There are now some new devices called ‘Interceptors’. These are vertical sliding plates which have replaced tabs on some fast ferries although they have yet to be tested on small craft.

 

Ballast Tanks, Wedges, Speed Rails and Wings.
Ballast tanks can be useful. They are usually mounted forward and when filled increase hull weight and move the CG which helps rough water handling.

 

With light, fast RIBs the increase in weight is often the most important aspect. I have known some race boats, theoretically very fast because of low weight, but which spent their time with the prop in the air in a seaway; they had too much lifting area for their weight and in anything other than flat calm they were quicker with ballast on board. Mounting ballast tanks low is good so fitting them forward but before the keel rises much towards the stem is close to ideal.

 

Adjusting the position of movable items is a cheap way of improving a bad handling boat. Examples might be moving weight forward on a RIB that porpoises or offsetting weight to one side to counter torque on a single prop set up. This would normally be done at the design stage but, nowadays, engine size varies and layout is frequently modified from standard; this means that things don’t always come out perfectly so moving weight around can be good!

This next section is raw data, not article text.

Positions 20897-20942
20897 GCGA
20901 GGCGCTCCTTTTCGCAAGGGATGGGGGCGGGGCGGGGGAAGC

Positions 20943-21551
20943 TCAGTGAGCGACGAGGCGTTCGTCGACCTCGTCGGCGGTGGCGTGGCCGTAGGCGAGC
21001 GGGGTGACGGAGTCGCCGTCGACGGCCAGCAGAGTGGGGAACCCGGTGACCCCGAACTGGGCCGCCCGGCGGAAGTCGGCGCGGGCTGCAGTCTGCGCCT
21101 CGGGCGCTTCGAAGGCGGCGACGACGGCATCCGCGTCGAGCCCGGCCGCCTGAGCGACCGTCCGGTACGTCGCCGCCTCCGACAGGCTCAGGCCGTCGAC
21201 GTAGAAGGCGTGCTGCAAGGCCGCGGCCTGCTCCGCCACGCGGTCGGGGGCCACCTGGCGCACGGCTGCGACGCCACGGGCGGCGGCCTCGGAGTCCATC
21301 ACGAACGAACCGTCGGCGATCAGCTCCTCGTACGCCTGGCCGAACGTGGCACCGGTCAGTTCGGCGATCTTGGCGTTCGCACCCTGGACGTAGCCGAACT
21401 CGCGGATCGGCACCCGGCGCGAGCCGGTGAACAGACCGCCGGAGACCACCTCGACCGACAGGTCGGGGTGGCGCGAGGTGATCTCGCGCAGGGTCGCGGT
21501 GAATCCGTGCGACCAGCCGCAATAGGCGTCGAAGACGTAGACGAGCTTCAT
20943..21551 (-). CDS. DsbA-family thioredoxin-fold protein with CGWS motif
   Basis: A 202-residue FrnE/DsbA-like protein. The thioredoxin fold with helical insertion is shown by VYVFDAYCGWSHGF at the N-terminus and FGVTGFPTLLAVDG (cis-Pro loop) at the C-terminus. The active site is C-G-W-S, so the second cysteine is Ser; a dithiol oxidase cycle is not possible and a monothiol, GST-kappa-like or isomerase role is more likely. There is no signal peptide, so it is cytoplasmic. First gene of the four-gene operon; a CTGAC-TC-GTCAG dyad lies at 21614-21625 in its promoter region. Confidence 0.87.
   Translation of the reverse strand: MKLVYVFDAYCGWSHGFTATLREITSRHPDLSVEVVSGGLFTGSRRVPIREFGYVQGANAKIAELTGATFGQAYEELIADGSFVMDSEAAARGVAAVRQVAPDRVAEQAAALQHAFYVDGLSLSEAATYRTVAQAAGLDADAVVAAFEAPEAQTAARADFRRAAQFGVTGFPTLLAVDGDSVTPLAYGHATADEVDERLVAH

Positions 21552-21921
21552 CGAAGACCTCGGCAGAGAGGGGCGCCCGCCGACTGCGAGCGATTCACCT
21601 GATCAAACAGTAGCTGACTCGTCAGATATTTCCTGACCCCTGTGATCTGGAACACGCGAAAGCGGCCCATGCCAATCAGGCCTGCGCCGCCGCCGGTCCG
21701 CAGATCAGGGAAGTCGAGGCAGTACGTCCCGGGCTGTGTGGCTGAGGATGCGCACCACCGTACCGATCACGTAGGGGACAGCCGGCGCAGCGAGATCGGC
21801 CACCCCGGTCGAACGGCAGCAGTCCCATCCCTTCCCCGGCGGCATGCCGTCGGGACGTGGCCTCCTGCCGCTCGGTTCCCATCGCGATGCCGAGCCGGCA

Wedges are a cheap way of doing what trim tabs do but are only useful for a craft that needs to use tabs continuously, usually heavy craft operating at low planing speeds.  A ‘wedge’ is an angled addition underneath the transom bottom tapering from zero at the forward edge to a finite depth aft. Their angle can vary from 5 to around 15 degrees.

 

Speed rails are add on spray rails that can be retrofitted to an existing hull. They originated with Ocke Mannerfelt and increase lift. They can be used to add lift and adjust the trim on the craft that are heavy and/or have a CG problem. Increased lift usually means increased drag, so adding these to the whole bottom would probably slow the boat up, but short lengths in the right place can adjust trim so that the increased hull efficiency more than offsets the extra drag of the rail.

 

I am not seriously suggesting wings as practical trimming devices but they can have an effect on very fast boats. More to the point is that adding things with an appreciable surface area up in the breeze can adversely affect your RIB when you don’t want it to. Also, bear in mind that the air vortices running up the outside of the tubes and down into the interior of a fast RIB produces both lift and drag.

 

Concorde relied on these when taking off and landing but has the power to overcome the drag they cause. Filling in or covering over the foredeck will change these vortices and the lift and drag effects. If a stylised wing is added for a show, its aerodynamic effect must be taken into account or you may end up swimming!

 

Marine Craft Designers and Naval Architects